A man’s heart yearns for respect. You can tear him to bits one piece at a time with disrespect.
If you love your man, show high regard for him. Give him the best, share the good news with him first, care about his needs and wants, etc. He’s of great value. Let him know that frequently.
Every good relationship, especially marriage, is based on respect. Amy Grant
#11 – Focus on your stuff.
It’s easy to see where your husband needs to grow a bit or where he is messing up, but, honestly, is there anything that you can do about it? You can be a mirror (please be a kind one), but you cannot effect any kind of change in him. It’s his choice.
By the same token, you are the only one who can change you. Put your energy there. We all need to grow and learn to do life better. We play a part in our marriage relationship and any problems there. We can also be a part of the solution. We can model change, humility, healthy boundaries and so much more.
Don’t spend oodles of time trying to change your husband. Focus on your own stuff.
You must be the change you wish to see in
the world your marriage. Mahatma Gandhi (correction mine)
#12 – Choose to be happy.
I have often wondered how my husband survived the first decade (or two?) of our marriage. I was such a glum bunny. I was no fun at all to live with, I’m sure.
I have learned that, for the most part, happiness (or lack there of) is a choice. I know it would be really nice if happiness was about how others treat us or about getting that new [whatever] we want. Sorry. (Well, actually not sorry. If our happiness rested on circumstance or what others do (or don’t do), happiness would be out of our reach much of the time.)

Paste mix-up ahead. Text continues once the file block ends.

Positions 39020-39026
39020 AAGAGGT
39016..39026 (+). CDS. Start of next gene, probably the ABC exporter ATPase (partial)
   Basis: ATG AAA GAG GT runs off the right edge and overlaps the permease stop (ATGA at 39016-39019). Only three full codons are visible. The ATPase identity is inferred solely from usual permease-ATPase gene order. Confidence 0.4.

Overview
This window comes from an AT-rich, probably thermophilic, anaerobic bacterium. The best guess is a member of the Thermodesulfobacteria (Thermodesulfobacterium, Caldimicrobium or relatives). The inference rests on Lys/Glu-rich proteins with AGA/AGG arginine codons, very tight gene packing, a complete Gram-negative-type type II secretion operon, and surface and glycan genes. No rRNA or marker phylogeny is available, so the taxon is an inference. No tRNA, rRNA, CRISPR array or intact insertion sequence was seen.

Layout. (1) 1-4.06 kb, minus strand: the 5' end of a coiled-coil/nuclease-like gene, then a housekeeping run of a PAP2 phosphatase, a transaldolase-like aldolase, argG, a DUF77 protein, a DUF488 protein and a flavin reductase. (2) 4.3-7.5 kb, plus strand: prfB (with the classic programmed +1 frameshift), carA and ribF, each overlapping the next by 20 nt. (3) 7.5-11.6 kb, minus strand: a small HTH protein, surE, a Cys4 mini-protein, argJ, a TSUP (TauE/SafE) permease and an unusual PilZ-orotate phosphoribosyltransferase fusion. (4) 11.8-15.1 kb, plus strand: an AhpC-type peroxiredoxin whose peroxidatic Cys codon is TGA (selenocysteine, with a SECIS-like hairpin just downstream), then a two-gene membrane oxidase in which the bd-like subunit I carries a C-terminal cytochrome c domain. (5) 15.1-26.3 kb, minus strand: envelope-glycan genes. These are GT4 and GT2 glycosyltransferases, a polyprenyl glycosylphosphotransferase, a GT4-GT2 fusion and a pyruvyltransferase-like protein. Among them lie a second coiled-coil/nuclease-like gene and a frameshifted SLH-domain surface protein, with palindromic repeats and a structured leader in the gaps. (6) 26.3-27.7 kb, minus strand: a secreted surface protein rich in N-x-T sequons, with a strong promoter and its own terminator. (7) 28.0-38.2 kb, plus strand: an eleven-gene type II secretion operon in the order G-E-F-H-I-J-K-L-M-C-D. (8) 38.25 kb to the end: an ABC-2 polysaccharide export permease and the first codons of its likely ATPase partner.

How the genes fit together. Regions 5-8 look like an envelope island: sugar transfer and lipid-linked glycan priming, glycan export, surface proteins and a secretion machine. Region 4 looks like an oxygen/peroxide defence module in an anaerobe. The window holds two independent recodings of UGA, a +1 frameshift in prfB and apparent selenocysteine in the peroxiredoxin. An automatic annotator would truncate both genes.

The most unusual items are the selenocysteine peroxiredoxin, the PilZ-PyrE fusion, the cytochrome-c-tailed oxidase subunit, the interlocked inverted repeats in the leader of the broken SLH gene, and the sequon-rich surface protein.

I’m not saying don’t address problems. I’m saying that in any given situation there is much to be happy about, be grateful for and generally celebrate. Choose to be happy and don’t be a glum bunny. Your husband will thank you for it.
Most folks are about as happy as they make up their minds to be. Abraham Lincoln
#13 – Pray daily for your marriage.
Today is the last day of the blogging half marathon. Actually there is so much more to learn than 13 points. You and your husband are unique people and you will go though many seasons during your marriage. Learning to live with your sweetie is something of a moving target as you navigate together through life.
But, not to worry. You have a God who wants to see your marriage become absolutely amazing. Talk to Him. Ask for His help. Ask for wisdom. Stick close to Him and let Him teach you about marriage. Ask Him to change your heart and grow your love for your husband.
I used to feel like I was bugging God when I asked for things. He finally got through to me that He wants to hear about my fears and hopes and needs. I’m certain He would love to hear from y’all as well.
… ask and you will receive, so that your joy may be made full. John 16:24b NAS